Only 89 U of T law students were hired by firms this year, the lowest number since 2003, when only 77 students secured firm jobs. This year Osgoode and U of T tied in absolute number of hires (89), though our smaller class size means that a larger proportion of U of T students (46.1%) were hired than that of Osgoode (30.7%). Hiring was also down for other Canadian law schools. Western (-10), Queens (-4), McGill (-9) and Dalhousie (-4) all saw fewer hires than in 2011. A few schools saw hiring go up, but in small numbers. Ottawa (+3), Windsor (+1) and Osgoode (+6) all saw hiring rise.
Overall hiring has fallen significantly compared to last year. There were 379 hires this year, compared to 403 in 2011. Hiring remains far below pre-recession levels – in 2007, 446 students were hired by the firms in the UV survey.
The lower rate of hiring is especially troubling considering that tuition rates continue to climb, law school class sizes continue to grow, and New York hiring has mostly dried up. Students considering applying to U of T law may wonder whether our tuition rates are justified in the current hiring environment.
The Data and its Limitations
Our survey relies on information provided to us from two sources.
First, law firms provide us with hiring numbers by school. These numbers include returning 1L hires from February 2012 but not New York hires. The list does not include government agencies, as most of these agencies have not responded to our requests for data.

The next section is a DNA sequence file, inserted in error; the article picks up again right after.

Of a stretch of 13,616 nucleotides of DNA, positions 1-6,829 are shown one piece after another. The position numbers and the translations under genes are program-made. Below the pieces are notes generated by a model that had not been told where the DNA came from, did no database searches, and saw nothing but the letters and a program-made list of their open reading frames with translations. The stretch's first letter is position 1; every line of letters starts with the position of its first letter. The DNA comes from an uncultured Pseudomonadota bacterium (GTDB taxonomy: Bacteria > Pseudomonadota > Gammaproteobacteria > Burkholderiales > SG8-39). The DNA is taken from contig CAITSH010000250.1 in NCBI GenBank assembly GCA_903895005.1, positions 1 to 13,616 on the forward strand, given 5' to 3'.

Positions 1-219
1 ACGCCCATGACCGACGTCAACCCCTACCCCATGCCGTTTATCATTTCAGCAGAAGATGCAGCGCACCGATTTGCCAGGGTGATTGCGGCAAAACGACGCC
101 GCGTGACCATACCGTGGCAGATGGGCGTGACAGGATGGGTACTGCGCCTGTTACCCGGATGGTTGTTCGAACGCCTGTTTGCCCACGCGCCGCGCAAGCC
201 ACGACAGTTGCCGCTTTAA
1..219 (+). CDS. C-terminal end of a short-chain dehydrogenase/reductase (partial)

Second, we conducted our annual survey at UT Law. The survey was sent to all students set to graduate in 2014, whether they participated in the Fall Recruitment process or not. The response rate was very high, at approximately 75%. We hired a consultant to analyze the raw survey data, prepare tables and graphs, and perform a regression analysis.
A common critique of our data is that we do not have figures on how many students at each school actually participate in Fall Recruitment. Comparing the proportion of the school hired is problematic, because it is highly likely that some schools participate more extensively than others.
To address this, we contacted Career Development Offices for each school listed in our survey asking for this data. Almost every school was unwilling to share this information. If this is something that our readers would like us to include in subsequent years, we suggest you contact the relevant cdos.
Finally, another issue involves transfer students. Our estimates of class sizes are based on first year numbers. They do not account for gains/losses due to transfer students, which could change the proportions of students hired.